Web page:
Image Compression Back
to main page

Quantization
Quantization refers to the process of approximating
the continuous set of values in the image data with a
finite (preferably small) set of values. The input to a
quantizer is the original data, and the output is always
one among a finite number of levels. The quantizer is a
function whose set of output values are discrete, and
usually finite. Obviously, this is a process of
approximation, and a good quantizer is one which
represents the original signal with minimum loss or
distortion.
There are two types of quantization  Scalar
Quantization and Vector Quantization. In scalar
quantization, each input symbol is treated separately in
producing the output, while in vector quantization the
input symbols are clubbed together in groups called
vectors, and processed to give the output. This clubbing
of data and treating them as a single unit increases the
optimality of the vector quantizer, but at the cost of
increased computational complexity. Here, we'll take a
look at scalar quantization.
A quantizer can be specified by its
input partitions and output levels (also called
reproduction points). If the input range is divided into
levels of equal spacing, then the quantizer is termed as
a Uniform Quantizer, and if not, it is termed as a
NonUniform Quantizer. A uniform quantizer can be easily
specified by its lower bound and the step size. Also,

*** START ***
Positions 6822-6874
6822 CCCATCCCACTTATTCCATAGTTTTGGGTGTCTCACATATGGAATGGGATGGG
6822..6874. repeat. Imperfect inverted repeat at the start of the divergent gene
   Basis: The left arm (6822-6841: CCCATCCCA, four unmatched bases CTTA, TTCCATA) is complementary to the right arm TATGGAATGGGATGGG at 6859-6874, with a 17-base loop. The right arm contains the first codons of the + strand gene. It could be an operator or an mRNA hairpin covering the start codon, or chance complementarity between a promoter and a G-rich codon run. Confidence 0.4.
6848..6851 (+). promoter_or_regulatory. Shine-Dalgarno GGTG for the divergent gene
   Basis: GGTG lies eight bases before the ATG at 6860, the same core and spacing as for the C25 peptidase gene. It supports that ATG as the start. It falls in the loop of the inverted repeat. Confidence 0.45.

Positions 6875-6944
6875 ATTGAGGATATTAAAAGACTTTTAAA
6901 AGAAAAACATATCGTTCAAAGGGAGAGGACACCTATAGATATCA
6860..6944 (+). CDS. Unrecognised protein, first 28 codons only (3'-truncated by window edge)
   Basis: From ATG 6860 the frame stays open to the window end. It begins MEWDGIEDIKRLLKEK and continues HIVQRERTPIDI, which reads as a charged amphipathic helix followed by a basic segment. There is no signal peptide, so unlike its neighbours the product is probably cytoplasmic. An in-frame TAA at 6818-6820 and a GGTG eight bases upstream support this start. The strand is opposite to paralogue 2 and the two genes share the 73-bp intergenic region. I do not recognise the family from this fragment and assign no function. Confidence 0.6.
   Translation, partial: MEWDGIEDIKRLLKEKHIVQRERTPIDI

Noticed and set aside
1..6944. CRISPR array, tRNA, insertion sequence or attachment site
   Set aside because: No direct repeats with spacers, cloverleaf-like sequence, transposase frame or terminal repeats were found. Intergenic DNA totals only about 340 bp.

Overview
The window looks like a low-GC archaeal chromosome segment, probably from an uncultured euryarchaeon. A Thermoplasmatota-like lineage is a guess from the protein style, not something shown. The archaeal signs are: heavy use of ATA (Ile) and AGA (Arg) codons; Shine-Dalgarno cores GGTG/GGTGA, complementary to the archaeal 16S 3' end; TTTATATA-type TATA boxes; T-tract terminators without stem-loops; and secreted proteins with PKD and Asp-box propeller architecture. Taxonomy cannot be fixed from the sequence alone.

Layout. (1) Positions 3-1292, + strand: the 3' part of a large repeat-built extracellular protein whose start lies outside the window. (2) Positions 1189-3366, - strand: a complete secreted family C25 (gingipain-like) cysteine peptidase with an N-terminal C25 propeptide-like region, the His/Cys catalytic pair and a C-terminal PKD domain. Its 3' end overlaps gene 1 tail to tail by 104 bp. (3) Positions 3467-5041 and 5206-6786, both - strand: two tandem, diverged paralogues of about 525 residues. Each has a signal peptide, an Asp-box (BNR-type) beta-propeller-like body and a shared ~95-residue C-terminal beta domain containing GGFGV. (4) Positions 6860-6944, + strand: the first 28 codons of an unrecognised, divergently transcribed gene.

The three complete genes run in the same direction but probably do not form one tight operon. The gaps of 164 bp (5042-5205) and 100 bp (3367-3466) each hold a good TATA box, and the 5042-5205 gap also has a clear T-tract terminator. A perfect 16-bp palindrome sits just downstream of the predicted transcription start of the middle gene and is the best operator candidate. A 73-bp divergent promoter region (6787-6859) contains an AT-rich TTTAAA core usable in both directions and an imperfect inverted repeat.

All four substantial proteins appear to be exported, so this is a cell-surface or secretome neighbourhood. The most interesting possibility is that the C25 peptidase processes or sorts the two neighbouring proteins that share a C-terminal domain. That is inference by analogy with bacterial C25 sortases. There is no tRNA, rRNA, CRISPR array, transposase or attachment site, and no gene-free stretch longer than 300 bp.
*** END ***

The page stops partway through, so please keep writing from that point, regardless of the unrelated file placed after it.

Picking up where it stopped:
implementing a uniform quantizer is easier than a
nonuniform quantizer. Take a look at the uniform
quantizer shown below. If the input falls between n*r and
(n+1)*r, the quantizer outputs the symbol n.
Fig 1. A uniform quantizer
Just the same way a quantizer partitions its input and
outputs discrete levels, a Dequantizer is one which
receives the output levels of a quantizer and converts
them into normal data, by translating each level into a
'reproduction point' in the actual range of data. It can
be seen from literature, that the optimum quantizer
(encoder) and optimum dequantizer (decoder) must satisfy
the following conditions.
 Given the output levels or partitions of the
encoder, the best decoder is one that puts the
reproduction points x' on the centers of
mass of the partitions. This is known as centroid
condition.
 Given the reproduction points of the decoder, the
best encoder is one that puts the partition
boundaries exactly in the middle of the
reproduction points, i.e. each x is
translated to its nearest reproduction point.
This is known as nearest neighbour condition.
The quantization error (x  x') is used as a
measure of the optimality of the quantizer and
dequantizer.
Copyright (c) Satish Kumar. S 20012003. Last Modified  22 Oct 2001
Suggestions/Broken links/queries? Write to satish@debugmode.com